10 Songs, 28 Minutes

EDITORS’ NOTES

Since the beginning of his career Marvin Gaye had been a fan of vocalists like Billy Eckstine, Frank Sinatra, and particularly, Nat King Cole. His first attempt at recording an album of jazz standards took place in 1968, but was quickly abandoned in favor of more saleable pop material (the abandoned recordings were issued in 1985 under the title Romantically Yours). His second attempt took place in 1977, following the completion of the monumental Here, My Dear. While the material was once again shelved (this time in favor of In Our Lifetime), Motown archivists rescued the lost recordings and released them in 1997 as Vulnerable. There isn’t a more succinct description for this music. The singer holds the orchestra in his sway — a big band has never sounded so smooth or unobtrusive. And yet, the focus here isn’t the big band — Gaye’s voice is an orchestra unto itself. His vocal tracks are doubled, sometimes tripled, giving the effect of velvet ribbons intertwined and fluttering mid-air. Gaye left behind many brilliant recordings, but few bring you closer to his voice — his essence — than Vulnerable.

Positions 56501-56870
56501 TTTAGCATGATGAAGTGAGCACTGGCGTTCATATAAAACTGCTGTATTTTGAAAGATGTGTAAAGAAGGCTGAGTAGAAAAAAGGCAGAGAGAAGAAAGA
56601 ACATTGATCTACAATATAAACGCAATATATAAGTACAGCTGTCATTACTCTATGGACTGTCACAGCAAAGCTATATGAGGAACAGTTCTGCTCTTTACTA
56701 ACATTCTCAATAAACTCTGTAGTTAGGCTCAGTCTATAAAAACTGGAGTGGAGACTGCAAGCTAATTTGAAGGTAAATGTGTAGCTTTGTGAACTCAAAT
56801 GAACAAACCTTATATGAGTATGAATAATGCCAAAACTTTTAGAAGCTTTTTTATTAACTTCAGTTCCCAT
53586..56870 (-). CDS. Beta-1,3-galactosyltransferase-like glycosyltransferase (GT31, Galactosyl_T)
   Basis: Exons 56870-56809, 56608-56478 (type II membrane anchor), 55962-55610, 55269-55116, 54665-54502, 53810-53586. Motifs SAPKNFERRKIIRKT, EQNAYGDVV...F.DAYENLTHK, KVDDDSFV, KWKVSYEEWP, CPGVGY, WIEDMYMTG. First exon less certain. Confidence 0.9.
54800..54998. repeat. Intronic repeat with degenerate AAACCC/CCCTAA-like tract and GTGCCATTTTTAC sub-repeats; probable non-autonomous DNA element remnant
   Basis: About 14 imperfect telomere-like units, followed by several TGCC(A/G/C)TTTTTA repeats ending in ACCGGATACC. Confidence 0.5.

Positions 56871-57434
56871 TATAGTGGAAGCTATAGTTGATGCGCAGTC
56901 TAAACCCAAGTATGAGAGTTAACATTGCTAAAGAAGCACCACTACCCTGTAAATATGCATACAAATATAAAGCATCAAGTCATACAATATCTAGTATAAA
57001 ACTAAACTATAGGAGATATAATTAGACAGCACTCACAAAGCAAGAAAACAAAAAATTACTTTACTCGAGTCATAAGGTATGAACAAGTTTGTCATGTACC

EDITORS’ NOTES

Since the beginning of his career Marvin Gaye had been a fan of vocalists like Billy Eckstine, Frank Sinatra, and particularly, Nat King Cole. His first attempt at recording an album of jazz standards took place in 1968, but was quickly abandoned in favor of more saleable pop material (the abandoned recordings were issued in 1985 under the title Romantically Yours). His second attempt took place in 1977, following the completion of the monumental Here, My Dear. While the material was once again shelved (this time in favor of In Our Lifetime), Motown archivists rescued the lost recordings and released them in 1997 as Vulnerable. There isn’t a more succinct description for this music. The singer holds the orchestra in his sway — a big band has never sounded so smooth or unobtrusive. And yet, the focus here isn’t the big band — Gaye’s voice is an orchestra unto itself. His vocal tracks are doubled, sometimes tripled, giving the effect of velvet ribbons intertwined and fluttering mid-air. Gaye left behind many brilliant recordings, but few bring you closer to his voice — his essence — than Vulnerable.

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